It’s not always easy, of course, to worship with kids. Many of them do find it hard to sit still, and maybe it will be necessary to take out a book or puzzle during those long-winded homilies. But, learning to follow an extended argument does have its advantages. Think of how the presidential race might be different if more Americans had learned complex reasoning in childhood.
More seriously, several extensive studies have documented the waning of religious participation among young adults, particularly those who grew up in mainline churches like ours. In an important recent study, Almost Christian (2010) Princeton’s Kenda Creasy Dean found that a majority of American millennials who had attended church in childhood had ended up believing in “moral therapeutic deism,” a weak, self-centered shadow of authentic Christian belief. Dean pins the blame squarely on churches who don’t expect enough of their kids, streamlining the Sunday morning time and failing to discuss and reinforce the faith at home.
Our practice of keeping kids out of church and only expecting them to attend “the full service” when they have been confirmed as teenager certainly isn’t the only culprit in this slouch towards deism. But I think it’s a major factor, at least for Episcopalians, and it often seems to speed kids out the doors. If we’ve missed our great opportunity to form young people in the patterns and habits of liturgical participation as elementary school students, it’s difficult to expect it of them at an age when social pressure against organized religion (and doing anything with your parents) grows stronger.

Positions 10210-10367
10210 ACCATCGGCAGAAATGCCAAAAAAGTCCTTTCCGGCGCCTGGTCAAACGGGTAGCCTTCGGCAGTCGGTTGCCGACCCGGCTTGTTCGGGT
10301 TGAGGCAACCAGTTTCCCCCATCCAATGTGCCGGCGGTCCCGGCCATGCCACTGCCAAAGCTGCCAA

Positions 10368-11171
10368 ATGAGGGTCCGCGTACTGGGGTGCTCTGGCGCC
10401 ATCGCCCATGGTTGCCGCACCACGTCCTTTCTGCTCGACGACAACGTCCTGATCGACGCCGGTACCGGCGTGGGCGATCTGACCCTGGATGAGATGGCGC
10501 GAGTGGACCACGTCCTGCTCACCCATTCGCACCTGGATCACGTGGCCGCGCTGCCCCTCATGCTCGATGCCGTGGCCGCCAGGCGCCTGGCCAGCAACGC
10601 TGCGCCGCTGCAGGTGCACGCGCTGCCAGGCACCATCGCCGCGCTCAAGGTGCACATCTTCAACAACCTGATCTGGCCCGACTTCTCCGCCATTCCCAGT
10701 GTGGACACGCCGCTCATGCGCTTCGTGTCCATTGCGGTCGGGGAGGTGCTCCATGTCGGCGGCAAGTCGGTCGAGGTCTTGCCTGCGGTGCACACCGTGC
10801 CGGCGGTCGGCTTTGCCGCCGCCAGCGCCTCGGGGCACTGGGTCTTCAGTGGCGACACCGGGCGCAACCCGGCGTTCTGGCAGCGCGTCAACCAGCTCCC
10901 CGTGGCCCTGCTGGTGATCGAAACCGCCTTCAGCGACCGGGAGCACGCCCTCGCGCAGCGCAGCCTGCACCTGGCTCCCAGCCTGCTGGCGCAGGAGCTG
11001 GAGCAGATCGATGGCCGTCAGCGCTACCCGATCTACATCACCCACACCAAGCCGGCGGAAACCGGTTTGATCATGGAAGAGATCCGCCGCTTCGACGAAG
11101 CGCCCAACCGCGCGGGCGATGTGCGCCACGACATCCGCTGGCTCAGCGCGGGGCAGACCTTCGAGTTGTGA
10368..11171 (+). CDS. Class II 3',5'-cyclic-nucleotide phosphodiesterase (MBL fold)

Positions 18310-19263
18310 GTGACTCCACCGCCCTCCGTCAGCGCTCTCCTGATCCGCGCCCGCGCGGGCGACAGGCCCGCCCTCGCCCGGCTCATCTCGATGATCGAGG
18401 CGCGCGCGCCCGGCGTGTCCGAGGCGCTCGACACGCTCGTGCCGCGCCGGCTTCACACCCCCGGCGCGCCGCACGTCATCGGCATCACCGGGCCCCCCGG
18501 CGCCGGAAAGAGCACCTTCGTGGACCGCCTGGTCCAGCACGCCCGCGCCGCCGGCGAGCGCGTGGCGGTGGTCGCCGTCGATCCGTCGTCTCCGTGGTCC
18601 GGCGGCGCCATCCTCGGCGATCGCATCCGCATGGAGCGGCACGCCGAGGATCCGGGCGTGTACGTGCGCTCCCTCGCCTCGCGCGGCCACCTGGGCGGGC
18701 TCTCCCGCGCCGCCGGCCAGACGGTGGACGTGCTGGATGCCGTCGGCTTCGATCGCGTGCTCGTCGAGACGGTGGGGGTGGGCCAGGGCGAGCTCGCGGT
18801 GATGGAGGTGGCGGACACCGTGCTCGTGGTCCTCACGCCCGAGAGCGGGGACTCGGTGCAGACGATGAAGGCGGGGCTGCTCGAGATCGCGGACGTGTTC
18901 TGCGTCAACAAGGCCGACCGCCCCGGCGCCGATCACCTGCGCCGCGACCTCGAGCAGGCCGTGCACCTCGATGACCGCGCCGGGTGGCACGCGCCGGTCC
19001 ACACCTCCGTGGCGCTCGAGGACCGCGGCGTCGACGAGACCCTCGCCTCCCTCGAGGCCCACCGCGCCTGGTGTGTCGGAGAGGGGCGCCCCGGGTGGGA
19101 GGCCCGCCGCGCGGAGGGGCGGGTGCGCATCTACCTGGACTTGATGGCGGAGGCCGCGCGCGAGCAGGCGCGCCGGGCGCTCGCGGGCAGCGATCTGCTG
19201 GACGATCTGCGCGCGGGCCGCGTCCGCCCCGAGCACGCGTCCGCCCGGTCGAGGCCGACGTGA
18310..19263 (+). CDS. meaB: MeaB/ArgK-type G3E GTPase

If we decide to invite children to join us for the full Eucharistic liturgy each week at Saint Timothy’s, this will require that we all learn a bit more gracious and hospitable. There are new resources we can use to help kids engage, maybe a few things will need to be shortened or moved around. It might well be worth the effort to share in the profound ministry of training another generation of God’s children to praise Him with joy.